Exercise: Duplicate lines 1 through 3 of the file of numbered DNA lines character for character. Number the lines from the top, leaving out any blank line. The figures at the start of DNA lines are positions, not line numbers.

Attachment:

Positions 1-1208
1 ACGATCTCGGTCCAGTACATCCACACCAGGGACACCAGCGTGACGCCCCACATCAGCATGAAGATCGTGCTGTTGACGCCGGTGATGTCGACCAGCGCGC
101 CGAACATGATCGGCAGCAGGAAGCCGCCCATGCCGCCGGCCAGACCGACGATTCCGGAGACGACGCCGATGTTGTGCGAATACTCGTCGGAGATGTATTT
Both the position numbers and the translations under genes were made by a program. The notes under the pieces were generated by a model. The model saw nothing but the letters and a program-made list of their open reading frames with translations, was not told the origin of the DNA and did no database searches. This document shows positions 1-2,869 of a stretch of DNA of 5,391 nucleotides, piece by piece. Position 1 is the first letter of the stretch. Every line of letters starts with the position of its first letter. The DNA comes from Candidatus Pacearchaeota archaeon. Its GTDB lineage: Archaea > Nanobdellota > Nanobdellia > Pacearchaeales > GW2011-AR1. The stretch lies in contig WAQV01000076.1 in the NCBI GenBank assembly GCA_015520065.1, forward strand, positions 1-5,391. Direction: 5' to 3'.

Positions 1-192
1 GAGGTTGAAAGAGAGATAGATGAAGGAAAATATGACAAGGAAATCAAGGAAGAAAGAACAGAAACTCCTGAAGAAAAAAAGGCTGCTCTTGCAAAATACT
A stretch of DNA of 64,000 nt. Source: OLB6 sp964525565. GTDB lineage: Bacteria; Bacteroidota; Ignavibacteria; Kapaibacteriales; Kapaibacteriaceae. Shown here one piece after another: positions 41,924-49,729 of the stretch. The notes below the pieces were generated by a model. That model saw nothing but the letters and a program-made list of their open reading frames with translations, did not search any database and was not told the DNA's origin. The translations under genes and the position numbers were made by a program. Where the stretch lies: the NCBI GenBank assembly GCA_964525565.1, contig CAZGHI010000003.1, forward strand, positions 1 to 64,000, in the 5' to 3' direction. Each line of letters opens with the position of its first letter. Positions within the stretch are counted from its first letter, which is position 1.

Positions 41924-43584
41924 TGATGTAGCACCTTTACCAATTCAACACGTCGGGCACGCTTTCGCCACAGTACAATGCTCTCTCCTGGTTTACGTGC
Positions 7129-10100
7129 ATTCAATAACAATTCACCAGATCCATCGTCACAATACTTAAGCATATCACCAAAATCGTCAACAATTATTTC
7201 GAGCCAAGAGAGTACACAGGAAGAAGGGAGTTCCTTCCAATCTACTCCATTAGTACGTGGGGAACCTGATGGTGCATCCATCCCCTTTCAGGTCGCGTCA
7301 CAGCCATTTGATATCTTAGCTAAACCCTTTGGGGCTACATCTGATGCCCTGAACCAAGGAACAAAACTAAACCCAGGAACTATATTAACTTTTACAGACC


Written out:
Positions 1-1208
1 ACGATCTCGGTCCAGTACATCCACACCAGGGACACCAGCGTGACGCCCCACATCAGCATGAAGATCGTGCTGTTGACGCCGGTGATGTCGACCAGCGCGC
101 CGAACATGATCGGCAGCAGGAAGCCGCCCATGCCGCCGGCCAGACCGACGATTCCGGAGACGACGCCGATGTTGTGCGAATACTCGTCGGAGATGTATTT